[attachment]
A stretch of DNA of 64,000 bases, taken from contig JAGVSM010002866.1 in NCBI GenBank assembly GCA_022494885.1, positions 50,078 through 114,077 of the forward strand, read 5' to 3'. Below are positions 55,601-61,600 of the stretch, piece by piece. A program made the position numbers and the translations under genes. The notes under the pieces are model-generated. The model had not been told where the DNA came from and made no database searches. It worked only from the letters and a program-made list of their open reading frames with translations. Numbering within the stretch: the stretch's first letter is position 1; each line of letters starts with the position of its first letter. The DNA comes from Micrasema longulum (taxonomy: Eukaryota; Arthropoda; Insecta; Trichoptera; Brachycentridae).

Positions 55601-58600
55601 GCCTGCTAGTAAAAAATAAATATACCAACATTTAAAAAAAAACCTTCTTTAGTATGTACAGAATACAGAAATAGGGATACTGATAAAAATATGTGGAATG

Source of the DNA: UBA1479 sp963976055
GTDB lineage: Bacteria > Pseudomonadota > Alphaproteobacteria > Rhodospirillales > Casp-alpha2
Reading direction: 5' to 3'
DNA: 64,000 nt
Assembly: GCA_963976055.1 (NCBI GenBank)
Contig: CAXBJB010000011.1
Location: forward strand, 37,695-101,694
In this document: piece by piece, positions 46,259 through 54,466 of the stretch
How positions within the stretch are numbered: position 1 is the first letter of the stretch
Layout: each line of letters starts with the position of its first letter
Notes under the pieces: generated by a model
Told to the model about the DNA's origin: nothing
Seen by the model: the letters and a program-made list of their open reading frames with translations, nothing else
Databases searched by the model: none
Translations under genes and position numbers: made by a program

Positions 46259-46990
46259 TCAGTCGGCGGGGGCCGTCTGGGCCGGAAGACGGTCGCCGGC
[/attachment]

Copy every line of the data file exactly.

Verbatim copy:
A stretch of DNA of 64,000 bases, taken from contig JAGVSM010002866.1 in NCBI GenBank assembly GCA_022494885.1, positions 50,078 through 114,077 of the forward strand, read 5' to 3'. Below are positions 55,601-61,600 of the stretch, piece by piece. A program made the position numbers and the translations under genes. The notes under the pieces are model-generated. The model had not been told where the DNA came from and made no database searches. It worked only from the letters and a program-made list of their open reading frames with translations. Numbering within the stretch: the stretch's first letter is position 1; each line of letters starts with the position of its first letter. The DNA comes from Micrasema longulum (taxonomy: Eukaryota; Arthropoda; Insecta; Trichoptera; Brachycentridae).

Positions 55601-58600
55601 GCCTGCTAGTAAAAAATAAATATACCAACATTTAAAAAAAAACCTTCTTTAGTATGTACAGAATACAGAAATAGGGATACTGATAAAAATATGTGGAATG

Source of the DNA: UBA1479 sp963976055
GTDB lineage: Bacteria > Pseudomonadota > Alphaproteobacteria > Rhodospirillales > Casp-alpha2
Reading direction: 5' to 3'
DNA: 64,000 nt
Assembly: GCA_963976055.1 (NCBI GenBank)
Contig: CAXBJB010000011.1
Location: forward strand, 37,695-101,694
In this document: piece by piece, positions 46,259 through 54,466 of the stretch
How positions within the stretch are numbered: position 1 is the first letter of the stretch
Layout: each line of letters starts with the position of its first letter
Notes under the pieces: generated by a model
Told to the model about the DNA's origin: nothing
Seen by the model: the letters and a program-made list of their open reading frames with translations, nothing else
Databases searched by the model: none
Translations under genes and position numbers: made by a program

Positions 46259-46990
46259 TCAGTCGGCGGGGGCCGTCTGGGCCGGAAGACGGTCGCCGGC